Saturday, July 12, 2014

Eating My Way Through...Calgary Stampede 2014

It's the most wonderful time of the year! No, not Christmas. Every year this week many Calgarians dust off their cowboy hats, break out their Wrangler jeans and turn Calgary into a western party called the Stampede. The Calgary Stampede features the largest kick-off parade in North America, Grandstand rodeo events like Chuckwagon Races and Bullriding, a large carnival with midway rides, nightly concerts and various exhibits, and other special events throughout the city including concerts and free pancake breakfasts.

Usually, I am what people consider a "Stampede Scrooge". Don't get me wrong, it's an excellent source of exposure and income for the city with many tourists flocking here and spending lots of money on the grounds. It was also a great way to bring the community together during our massive flood last year, and many amazing stories of humanity came out of ensuring the Stampede would go on, "Come Hell or High Water". There are many reasons why the Stampede is an awesome week-long event; too many to list here. But for someone who despises large crowds, boorishly drunk people (when I'm not drinking-ha!) and lineups over 30 minutes long, Stampede isn't really my thing. With all of this said, there is one midway feature that gets me excited enough to brave the crowds, drunks and lineups, throw on my cowboy hat and denim and scream out "Yee-haw!"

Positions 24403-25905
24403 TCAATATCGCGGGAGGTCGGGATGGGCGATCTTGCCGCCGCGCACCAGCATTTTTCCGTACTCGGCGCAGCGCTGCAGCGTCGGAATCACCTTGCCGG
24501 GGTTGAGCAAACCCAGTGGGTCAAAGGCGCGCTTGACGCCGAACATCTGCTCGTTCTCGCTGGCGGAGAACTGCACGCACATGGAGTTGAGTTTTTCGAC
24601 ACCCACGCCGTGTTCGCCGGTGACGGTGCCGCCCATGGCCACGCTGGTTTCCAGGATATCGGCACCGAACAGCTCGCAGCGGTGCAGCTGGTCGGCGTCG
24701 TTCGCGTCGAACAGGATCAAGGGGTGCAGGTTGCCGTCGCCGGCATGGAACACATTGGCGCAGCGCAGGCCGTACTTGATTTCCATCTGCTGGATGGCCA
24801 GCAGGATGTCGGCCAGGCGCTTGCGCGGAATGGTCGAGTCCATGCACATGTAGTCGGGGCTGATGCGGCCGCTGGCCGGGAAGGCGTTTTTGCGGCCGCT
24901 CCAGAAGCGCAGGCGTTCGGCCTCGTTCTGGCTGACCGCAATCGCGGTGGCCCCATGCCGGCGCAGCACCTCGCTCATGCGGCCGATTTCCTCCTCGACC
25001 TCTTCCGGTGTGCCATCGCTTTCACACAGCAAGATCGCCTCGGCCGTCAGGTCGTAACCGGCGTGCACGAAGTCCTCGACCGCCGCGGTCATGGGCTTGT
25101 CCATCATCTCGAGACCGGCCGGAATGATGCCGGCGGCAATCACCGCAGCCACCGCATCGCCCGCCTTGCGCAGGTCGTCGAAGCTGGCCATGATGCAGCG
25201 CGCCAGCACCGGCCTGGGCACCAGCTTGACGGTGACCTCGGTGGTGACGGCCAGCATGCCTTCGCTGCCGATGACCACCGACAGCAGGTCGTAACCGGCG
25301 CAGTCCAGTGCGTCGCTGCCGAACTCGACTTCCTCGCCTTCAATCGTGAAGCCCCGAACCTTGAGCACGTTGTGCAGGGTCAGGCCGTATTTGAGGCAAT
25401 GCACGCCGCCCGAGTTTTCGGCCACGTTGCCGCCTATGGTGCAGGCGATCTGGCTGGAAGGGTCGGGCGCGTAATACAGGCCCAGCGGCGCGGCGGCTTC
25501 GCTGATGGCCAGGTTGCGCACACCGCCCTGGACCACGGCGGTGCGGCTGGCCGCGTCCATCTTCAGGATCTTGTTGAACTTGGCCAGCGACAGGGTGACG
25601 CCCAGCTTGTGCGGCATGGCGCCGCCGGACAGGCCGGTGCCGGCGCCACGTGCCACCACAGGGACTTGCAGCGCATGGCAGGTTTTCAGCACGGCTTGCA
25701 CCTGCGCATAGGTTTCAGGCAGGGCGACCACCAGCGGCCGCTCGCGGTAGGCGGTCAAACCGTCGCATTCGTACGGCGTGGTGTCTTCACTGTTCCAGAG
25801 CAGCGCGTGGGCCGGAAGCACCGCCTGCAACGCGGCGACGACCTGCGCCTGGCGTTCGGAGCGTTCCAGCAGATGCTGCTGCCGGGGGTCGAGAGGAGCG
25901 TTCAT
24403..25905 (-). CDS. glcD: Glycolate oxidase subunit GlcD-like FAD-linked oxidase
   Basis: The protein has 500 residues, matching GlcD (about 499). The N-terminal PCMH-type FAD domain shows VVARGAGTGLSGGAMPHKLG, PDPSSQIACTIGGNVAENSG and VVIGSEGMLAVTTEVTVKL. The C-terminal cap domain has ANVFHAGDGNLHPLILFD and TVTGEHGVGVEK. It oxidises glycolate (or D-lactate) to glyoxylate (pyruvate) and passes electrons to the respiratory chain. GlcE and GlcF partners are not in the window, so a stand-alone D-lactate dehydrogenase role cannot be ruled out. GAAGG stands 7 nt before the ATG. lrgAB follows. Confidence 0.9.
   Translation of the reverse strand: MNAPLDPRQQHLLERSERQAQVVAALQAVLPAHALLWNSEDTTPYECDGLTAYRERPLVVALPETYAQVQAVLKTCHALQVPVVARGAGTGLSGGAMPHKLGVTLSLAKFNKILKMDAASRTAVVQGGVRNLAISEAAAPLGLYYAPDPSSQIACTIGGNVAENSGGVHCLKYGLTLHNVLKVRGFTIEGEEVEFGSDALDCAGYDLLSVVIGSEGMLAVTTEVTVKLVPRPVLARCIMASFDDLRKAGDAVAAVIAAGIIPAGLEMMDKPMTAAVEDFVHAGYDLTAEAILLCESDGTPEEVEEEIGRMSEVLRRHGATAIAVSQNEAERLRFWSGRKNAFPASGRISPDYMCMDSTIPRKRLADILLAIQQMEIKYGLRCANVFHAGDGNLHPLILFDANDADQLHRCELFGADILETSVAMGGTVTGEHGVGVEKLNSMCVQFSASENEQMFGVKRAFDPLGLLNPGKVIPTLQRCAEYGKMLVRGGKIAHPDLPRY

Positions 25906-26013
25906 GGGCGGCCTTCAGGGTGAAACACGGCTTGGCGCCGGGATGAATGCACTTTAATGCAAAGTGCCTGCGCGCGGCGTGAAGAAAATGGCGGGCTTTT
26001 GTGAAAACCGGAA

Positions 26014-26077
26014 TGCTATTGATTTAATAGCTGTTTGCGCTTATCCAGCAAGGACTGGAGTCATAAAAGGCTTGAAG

The Food.

Each year, the Stampede releases a list of the new, unique and sometimes weird new foods on the midway. Here is the link to this year's list. After salivating over the majority of the foods, my friends and I decided to find as many of these featured items as possible without bursting, and eat our way through the midway.

1. Red Velvet Mini Donuts
Of all the featured food items this year, the most talked-about sweet treat seems to be the Red Velvet Mini Donuts. My summer student insisted that I cover this one, and it was one of the first stops of the day. Warm, moist red velvet donuts with a light glaze of cream cheese icing served on a stick for convenience while walking around. They were wonderfully soft and not overly sticky, but I personally prefer "Those Little Donuts" that are deep-fried in front of you and served with cinnamon sugar on top.


2. Crocodile, Python and Kangaroo Sliders
I'm always looking for something new to try, and different meats is always on that list. I was able to sample 3 more with the sliders package at the Gourmet Burger vendor close to the Indian Village. For $12, you get 3 sliders with your choice of the meats listed above and Ostrich served with a tomato slice and a handful of chips. My personal favourite was python. It has a mild, unique flavour that is sort of like pork. The crocodile slider tasted like chicken and the kangaroo slider resembled venison as it was a little gamey.